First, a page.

The Lehmann Letter (SM) This morning the Bureau of Economic Analysis revised upward its estimated third-quarter GDP increase to 5.0%: http://www.bea.gov/newsreleases/national/gdp/gdpnewsrelease.htm That follows a 4.6% gain in the second quarter. The stock market rose on the news. (To be fully informed visit http://www.beyourowneconomist.com/) © 2014 Michael B. Lehmann      

Existing-Home Sales Stumble

The Lehmann Letter (SM) Last month we noted an uptick in existing home sales and wondered if that was the start of an upward trend. Not yet…… No upward trend has emerged. This morning the National Association of Realtors reported 4.93 million existing-home sales for November at a seasonally-adjusted annual rate: http://www.realtor.org/news-releases/2014/12/existing-home-sales-lose-momentum-in-november-as-inventory-slightly-tightens As you can see in the chart and table: This indicator remains at approximately 5.0 million. Existing Home Sales (Recessions shaded) Existing home sales in millions: 2013 March           4.96 April              4.99 May              5.15 June             5.16 July              5.38 August          5.33 September    5.26 October        5.13 November     4.83 December     4.87 Continue reading

China’s Housing Market: Early Warning Sign?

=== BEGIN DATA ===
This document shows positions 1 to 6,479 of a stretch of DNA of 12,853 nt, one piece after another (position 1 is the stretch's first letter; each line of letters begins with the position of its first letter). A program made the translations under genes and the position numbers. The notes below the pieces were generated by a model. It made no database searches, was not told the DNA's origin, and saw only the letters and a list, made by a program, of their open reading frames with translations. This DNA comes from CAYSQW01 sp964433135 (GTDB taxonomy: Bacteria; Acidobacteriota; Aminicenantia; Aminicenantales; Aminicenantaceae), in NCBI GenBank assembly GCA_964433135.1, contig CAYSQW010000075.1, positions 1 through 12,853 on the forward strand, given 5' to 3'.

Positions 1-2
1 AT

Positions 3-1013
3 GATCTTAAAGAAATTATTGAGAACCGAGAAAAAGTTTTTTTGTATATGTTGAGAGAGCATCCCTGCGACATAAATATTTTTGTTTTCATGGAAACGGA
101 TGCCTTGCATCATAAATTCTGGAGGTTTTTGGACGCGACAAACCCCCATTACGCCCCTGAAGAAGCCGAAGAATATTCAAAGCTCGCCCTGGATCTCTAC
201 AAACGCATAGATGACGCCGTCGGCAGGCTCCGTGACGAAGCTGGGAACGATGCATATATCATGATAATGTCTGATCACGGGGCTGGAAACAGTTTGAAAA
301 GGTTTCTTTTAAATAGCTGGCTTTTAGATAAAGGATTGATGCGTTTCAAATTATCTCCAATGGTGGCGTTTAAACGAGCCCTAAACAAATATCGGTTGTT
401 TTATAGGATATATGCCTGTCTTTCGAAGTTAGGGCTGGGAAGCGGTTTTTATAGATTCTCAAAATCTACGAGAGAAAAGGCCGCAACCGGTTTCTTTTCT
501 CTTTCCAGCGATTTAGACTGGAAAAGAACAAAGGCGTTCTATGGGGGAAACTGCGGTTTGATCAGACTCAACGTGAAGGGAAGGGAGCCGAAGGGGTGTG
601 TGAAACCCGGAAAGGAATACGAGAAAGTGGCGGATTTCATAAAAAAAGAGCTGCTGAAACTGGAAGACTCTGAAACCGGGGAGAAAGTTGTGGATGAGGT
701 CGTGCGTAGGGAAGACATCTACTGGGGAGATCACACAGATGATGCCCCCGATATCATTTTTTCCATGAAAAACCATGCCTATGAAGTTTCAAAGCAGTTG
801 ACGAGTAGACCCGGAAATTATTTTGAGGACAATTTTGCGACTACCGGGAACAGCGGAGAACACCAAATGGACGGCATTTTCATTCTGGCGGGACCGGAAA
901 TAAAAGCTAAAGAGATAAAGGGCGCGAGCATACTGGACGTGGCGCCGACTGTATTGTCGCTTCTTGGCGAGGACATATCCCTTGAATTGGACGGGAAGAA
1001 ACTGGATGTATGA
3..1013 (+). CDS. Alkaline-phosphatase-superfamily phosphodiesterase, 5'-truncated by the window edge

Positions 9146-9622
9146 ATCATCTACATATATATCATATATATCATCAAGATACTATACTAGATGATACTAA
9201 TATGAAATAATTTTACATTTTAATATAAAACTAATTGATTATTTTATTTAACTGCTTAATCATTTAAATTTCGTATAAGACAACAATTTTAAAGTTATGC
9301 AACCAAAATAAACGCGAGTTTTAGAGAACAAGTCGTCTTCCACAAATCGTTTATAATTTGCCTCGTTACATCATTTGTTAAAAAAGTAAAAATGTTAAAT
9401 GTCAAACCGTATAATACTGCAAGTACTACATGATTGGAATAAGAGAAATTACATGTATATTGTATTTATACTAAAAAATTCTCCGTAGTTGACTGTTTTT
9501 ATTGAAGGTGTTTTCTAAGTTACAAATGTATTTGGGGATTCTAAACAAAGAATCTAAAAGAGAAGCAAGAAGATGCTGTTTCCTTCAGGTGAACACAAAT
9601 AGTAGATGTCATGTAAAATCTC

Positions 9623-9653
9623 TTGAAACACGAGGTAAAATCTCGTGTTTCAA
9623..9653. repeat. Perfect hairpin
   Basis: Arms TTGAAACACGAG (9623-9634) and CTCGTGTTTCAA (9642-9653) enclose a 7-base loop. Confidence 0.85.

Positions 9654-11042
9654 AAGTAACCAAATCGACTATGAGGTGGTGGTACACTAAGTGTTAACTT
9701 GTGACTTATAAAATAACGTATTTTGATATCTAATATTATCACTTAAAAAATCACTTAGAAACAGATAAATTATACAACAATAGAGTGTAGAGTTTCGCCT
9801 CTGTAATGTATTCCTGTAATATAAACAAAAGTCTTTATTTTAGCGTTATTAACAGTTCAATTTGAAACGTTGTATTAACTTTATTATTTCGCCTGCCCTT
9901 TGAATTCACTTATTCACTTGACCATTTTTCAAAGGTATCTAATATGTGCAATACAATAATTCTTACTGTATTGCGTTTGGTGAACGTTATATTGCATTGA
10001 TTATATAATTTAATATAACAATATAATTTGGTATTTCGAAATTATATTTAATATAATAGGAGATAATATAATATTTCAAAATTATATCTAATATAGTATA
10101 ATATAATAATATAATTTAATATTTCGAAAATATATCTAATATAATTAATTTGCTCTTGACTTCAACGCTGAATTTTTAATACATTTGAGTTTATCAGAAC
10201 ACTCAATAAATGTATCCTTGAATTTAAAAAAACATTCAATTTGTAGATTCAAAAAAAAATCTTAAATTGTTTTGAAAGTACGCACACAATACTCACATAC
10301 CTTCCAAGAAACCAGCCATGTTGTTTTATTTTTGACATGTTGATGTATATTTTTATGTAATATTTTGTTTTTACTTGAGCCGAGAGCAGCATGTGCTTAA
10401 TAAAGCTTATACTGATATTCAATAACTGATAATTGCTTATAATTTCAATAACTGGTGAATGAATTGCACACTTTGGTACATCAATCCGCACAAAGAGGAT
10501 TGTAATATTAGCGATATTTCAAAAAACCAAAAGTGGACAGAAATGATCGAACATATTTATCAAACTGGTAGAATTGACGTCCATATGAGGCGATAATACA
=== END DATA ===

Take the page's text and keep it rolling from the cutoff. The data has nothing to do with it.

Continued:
The Lehmann Letter (SM) We all recall the 2007 real-estate slump that heralded the Great Recession of 2008/2009. Could the same be happening in China today? See Keith Bradsher’s article in today’s New York Times, posted yesterday, for an update: “China’s Housing Resists Efforts to Spur Market” http://www.nytimes.com/2014/12/19/business/international/in-china-housing-market-pressure-to-sell-hesitation-to-buy.html?ref=todayspaper&_r=0 The article contains these observations: “….Weak real estate prices are a major challenge for Beijing as it tries to manage an economic slowdown. The Chinese economy, which a few years ago was increasing at an annual 10 percent to 12 percent pace, is now growing at about 7 percent — a rate Continue reading

Housing Starts Remain at One Million

The Lehmann Letter (SM) On December 16 the Census Bureau reported 1.0 million November housing starts at a seasonally adjusted annual rate: http://www.census.gov/construction/nrc/pdf/newresconst.pdf Compare that with the chart and the monthly figures below the chart. Housing starts remain at one million. They need to be much higher before we can say this sector has recovered. Housing Starts Recessions shaded These figures are presented in thousands of homes started, so that 0.9 is shown in its raw form of 896 for 896,000: 2013 January        896 February       951 March           994 April              848 May              915 June             831 July              898 August          885 September    863 Continue reading

Monetary Policy to Remain Expansionary for Foreseeable Future

The Lehmann Letter (SM) Today the Federal Reserve’s Open Market Committee – which controls monetary policy – said: http://www.federalreserve.gov/newsevents/press/monetary/20141217a.htm “…When the Committee decides to begin to remove policy accommodation, it will take a balanced approach consistent with its longer-run goals of maximum employment and inflation of 2 percent. The Committee currently anticipates that, even after employment and inflation are near mandate-consistent levels, economic conditions may, for some time, warrant keeping the target federal funds rate below levels the Committee views as normal in the longer run….” Note the Committee’s strong bias to expansion. Don’t expect the Fed to raise interest Continue reading